Between cops and blacks, a lack of respect
MARY MITCHELL firstname.lastname@example.org July 29, 2011 7:48PM
Updated: November 5, 2011 5:19PM
In the wake of a controversial police-involved shooting in Humboldt Park, Chicago Police Supt. Garry McCarthy asked questions that deserve answers.
“What’s going on that people are willing to pull out guns and shoot at police officers . . . and why would you run? Why would you point a weapon at the police?” he asked.
Unfortunately, what’s going on is the same thing that has been going on too long. There is too little respect between police officers and citizens in African-American communities.
This has nothing to do with rap music or violent videos and everything to do with real-life cases in which real citizens have been wronged by real police officers.
The day after McCarthy defended police who shot two young black males, the Chicago Sun-Times reported that the city had agreed to pay $6.5 million to the family of 8-year-old Gregory Jones.
In 2004, the boy was run over by an unmarked police car driven by two officers who were accused of making up a story about why they were driving recklessly in traffic.
The truth of the matter was never established, as the city settled the lawsuit seven years after the boy’s death without determining whether the police officers fabricated a story to cover themselves.
The officer who was driving the car resigned from the police department. The other officer is still on the force.
The city’s taxpayers footed the bill, but there is no satisfaction. And as far as a lot of residents in minority communities are concerned, these cops got away with abusing their police power.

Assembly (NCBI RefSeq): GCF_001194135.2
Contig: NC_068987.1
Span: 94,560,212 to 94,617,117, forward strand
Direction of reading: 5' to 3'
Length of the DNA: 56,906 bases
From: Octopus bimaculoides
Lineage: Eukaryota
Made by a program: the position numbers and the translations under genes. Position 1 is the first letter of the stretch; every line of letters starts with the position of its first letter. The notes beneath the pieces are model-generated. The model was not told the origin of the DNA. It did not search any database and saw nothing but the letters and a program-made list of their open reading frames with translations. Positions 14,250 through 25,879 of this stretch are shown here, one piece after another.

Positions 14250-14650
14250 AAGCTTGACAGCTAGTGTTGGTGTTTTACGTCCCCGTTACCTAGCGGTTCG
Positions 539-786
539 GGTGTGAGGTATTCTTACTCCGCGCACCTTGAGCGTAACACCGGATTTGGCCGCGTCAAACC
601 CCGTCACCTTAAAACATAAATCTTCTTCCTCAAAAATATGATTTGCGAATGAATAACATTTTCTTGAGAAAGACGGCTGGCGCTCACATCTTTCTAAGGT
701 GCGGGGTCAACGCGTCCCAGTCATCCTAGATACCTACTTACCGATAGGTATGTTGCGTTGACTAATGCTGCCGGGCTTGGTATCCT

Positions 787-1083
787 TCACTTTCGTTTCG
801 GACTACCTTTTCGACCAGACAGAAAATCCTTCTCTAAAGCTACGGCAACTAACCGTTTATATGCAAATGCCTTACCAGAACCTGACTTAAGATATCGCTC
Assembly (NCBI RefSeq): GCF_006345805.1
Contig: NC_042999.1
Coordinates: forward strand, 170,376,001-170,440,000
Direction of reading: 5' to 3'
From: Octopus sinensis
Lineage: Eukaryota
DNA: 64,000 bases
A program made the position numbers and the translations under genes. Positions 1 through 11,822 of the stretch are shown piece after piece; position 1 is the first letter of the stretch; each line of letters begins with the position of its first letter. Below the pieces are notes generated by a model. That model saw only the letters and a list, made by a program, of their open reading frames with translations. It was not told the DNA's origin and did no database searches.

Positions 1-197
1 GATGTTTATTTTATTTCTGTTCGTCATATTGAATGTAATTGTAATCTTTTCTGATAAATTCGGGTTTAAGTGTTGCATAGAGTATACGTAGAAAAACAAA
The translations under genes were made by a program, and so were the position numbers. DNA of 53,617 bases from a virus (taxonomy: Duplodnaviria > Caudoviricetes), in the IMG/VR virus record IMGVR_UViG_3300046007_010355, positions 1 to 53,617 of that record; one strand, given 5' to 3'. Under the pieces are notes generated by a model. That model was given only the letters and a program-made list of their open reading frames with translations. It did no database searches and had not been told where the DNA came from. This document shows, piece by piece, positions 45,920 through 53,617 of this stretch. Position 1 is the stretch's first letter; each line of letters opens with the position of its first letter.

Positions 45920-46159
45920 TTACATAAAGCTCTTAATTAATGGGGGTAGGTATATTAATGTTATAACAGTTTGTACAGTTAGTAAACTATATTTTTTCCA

Now we are faced with a police shooting that is national news because a Chicago police officer put eight holes in a 13-year-old boy who was allegedly carrying a BB gun.
No matter how you see it — whether you believe Jimmell Cannon was unarmed, or whether you believe he toted a BB gun that looked like an AK-47 — the bottom line is a police officer shot a 13-year-old boy eight times and what was recovered was a BB gun.
I don’t blame the police officer for what happened. After all, six Chicago police officers were killed in the line of duty last year. If a suspect points a gun at a cop, you should expect the cop to start firing.
But when a 13-year-old boy is shot eight times, and police have to admit it was because he was aiming a BB gun at them, then that seems to be the time to express regret.
Instead, on a popular blog, Second City Cop, written by a police officer, the shooting victim is described as a “dumbass kid.” The site also posted a photograph of Jimmell and claimed that he confessed to “shooting out windows at the Piccolo School and a van in the 11th District before he pointed it at an officer.”
“That dumbass kid is lucky to be breathing in the hospital instead of pushing up daisies at Burr Oak, though that will probably happen soon enough anyway,” the police officer wrote.
Obviously, I support the First Amendment, but how is it helpful to have a police officer denigrating the victim of a controversial police shooting, especially when the victim is a juvenile?
Moreover, when did police get the alleged “confession?”
Jimmy Porter, Jimmell’s father, claims that police officers “crowded” into his son’s hospital room and questioned him without a parent being present.
If that happened, it would appear to violate the juvenile’s rights. But more than that, under the circumstances, such aggression seems cruel.
Police “are trying to make my son out to be a problem child and trying to set it up like he gave them a reason to shoot him eight times,” Porter told me.
“I don’t know anybody walking around here that would have to be shot eight times to be subdued.”
So far, criminal charges have not been filed against Jimmell, and a spokesman for the Chicago Police Department did not respond to questions about this shooting.
Jimmell’s family has hired a lawyer, and the Independent Police Review Authority will launch its investigation into the shooting.
But what is really needed is a level of dialogue about this issue that fosters respect.
Without it, many of the people in neighborhoods most affected by police shootings will see this incident as another stone tossed onto a growing mountain of distrust.